What happens if your estimated APTC amount needs to be changed?
The APTC amount you originally qualify for is an estimate. It’s based on the information you enter when you first enroll in Marketplace insurance. But by tax time, things might have changed — including your income or household size.
Here’s what happens if your APTC amount needs to be adjusted.
If your APTC amount was too high
If the IRS determines that your APTC was too large, you’ll have to pay a portion of the credit back when you file your taxes.
If your APTC amount was too low
On the other hand, if you end up being eligible for a bigger credit, you’ll get that extra money back in a refund.
The APTC isn’t the only tax break freelancers get for buying health insurance. Let’s talk about the other major one next.
Can you write off health insurance if you're self-employed?
Yes — freelancers, small business owners, and other self-employed workers are the only people who can take a tax break for their health insurance.
We have a full article about the self-employed health insurance deduction. Check it out for more information, including a detailed guide on how to claim it.
In the meantime, here’s a quick rundown of this tax deduction.
How paying for freelancer health insurance can help lower your taxes
You use the cost of your health insurance plan to lower your income taxes. (In simple terms, you adjust your income down — putting you in a lower tax bracket and reducing the amount of income tax you pay.)
Your health insurance deduction vs. your business write-offs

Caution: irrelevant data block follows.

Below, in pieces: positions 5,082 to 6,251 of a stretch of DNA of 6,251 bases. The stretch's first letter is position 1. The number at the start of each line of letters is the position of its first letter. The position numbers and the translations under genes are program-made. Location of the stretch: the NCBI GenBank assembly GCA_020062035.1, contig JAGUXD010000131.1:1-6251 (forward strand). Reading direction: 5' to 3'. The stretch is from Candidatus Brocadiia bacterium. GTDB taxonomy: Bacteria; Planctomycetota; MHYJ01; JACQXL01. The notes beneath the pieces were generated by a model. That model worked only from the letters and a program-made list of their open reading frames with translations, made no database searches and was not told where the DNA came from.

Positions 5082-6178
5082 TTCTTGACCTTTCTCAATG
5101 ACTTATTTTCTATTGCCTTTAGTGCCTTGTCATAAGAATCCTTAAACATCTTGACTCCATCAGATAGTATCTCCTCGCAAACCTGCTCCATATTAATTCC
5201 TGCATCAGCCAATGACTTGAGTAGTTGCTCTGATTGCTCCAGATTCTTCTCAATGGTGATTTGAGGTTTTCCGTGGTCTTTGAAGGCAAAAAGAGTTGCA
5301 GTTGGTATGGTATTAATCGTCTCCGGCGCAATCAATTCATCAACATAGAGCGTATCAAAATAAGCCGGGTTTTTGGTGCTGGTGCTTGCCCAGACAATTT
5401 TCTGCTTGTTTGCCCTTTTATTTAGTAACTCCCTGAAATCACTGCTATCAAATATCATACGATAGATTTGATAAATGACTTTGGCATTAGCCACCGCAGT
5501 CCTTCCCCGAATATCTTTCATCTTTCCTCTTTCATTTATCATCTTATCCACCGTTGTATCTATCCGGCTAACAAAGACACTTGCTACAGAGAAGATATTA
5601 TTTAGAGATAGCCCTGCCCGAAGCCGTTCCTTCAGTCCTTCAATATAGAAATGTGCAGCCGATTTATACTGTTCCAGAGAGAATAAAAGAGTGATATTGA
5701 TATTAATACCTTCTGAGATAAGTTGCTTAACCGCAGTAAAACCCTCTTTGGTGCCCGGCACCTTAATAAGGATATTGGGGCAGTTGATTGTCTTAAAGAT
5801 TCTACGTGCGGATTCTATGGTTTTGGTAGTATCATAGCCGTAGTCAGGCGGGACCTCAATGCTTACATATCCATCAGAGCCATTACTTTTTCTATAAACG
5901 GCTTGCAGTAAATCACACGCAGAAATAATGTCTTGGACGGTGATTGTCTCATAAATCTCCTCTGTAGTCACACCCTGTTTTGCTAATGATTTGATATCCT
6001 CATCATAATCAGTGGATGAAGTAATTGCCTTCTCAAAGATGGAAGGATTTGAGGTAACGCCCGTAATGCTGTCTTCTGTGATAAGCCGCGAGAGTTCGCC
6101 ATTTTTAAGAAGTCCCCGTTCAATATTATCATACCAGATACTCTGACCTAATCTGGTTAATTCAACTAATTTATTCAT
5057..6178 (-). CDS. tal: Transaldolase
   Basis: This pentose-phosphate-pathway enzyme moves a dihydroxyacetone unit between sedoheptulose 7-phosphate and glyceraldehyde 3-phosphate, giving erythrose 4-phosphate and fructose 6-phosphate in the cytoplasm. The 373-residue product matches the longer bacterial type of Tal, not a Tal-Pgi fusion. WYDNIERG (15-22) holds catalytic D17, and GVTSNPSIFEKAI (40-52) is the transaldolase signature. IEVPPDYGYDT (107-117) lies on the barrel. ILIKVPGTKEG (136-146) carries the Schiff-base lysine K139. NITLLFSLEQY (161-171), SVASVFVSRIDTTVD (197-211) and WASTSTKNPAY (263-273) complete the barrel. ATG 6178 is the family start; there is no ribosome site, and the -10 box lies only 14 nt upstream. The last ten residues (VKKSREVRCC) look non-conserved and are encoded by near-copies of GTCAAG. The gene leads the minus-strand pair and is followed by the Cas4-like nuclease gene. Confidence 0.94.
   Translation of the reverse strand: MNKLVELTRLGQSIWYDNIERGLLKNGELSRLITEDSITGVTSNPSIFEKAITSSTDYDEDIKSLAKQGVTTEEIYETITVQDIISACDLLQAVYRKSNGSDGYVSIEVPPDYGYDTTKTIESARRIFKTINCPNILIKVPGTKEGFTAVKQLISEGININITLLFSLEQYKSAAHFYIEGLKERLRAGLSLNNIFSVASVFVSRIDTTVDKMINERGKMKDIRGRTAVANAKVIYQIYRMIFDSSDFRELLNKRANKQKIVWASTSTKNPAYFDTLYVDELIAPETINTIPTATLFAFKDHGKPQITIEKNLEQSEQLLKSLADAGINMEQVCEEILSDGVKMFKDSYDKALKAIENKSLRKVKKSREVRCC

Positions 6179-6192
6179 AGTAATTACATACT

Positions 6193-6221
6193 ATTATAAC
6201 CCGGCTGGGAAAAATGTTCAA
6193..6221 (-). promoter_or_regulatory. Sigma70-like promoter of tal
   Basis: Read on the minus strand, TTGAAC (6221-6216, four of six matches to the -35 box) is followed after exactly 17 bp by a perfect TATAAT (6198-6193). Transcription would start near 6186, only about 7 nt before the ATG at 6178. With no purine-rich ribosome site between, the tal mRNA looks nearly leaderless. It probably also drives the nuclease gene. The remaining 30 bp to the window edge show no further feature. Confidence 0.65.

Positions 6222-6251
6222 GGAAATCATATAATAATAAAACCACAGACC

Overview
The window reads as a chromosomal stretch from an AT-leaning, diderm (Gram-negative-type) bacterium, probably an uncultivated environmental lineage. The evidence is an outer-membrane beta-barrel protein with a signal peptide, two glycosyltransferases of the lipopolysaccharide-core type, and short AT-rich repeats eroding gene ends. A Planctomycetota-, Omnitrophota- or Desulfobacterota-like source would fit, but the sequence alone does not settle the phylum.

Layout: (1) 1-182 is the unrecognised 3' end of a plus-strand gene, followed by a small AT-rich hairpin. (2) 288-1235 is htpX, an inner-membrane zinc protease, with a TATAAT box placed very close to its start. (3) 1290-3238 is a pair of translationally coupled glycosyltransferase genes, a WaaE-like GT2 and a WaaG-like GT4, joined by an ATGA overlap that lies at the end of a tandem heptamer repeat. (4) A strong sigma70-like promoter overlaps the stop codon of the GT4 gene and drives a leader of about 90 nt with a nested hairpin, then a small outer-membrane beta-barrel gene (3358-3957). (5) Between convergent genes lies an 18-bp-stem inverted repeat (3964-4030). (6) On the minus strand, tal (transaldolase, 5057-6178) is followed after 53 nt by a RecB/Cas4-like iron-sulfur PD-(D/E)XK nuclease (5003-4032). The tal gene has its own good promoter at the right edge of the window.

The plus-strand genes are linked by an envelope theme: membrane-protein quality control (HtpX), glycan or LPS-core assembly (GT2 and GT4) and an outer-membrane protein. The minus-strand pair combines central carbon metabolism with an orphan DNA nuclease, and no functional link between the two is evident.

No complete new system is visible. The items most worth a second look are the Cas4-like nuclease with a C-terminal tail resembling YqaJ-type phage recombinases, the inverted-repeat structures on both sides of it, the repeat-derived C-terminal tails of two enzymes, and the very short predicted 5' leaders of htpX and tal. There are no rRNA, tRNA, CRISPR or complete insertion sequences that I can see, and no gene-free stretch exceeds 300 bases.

Most business write-offs work differently than your health insurance deduction. These expenses — like your home office, computer, and business meals — reduce the amount of self-employment tax you pay as well.
Your health insurance won’t affect your self-employment tax — just your income tax. That’s because self-employed health insurance is treated as an “adjustment” to taxable income, rather than a business write-off.
To claim it, you’ll use Schedule 1 of your 1040 tax return. List your annual self-employment health insurance premiums under Part 2, line 17 of this form.
To stay on top of all your business expenses, consider downloading Keeper. This expense-tracking app scans your purchases for qualified write-offs, so you’ll never miss an opportunity to save.
When tax time rolls around, you can file directly in the app. It’ll even deduct the cost of your health insurance for you.
What are your freelancer health insurance options?
There are a variety of different health insurance plans, built to meet the needs of various types of freelancers.
Let’s break down the basics of the six most common health insurance options for self-employed workers, so you can find affordable health insurance.
Best if: You want to browse a bunch of different options before you decide on a plan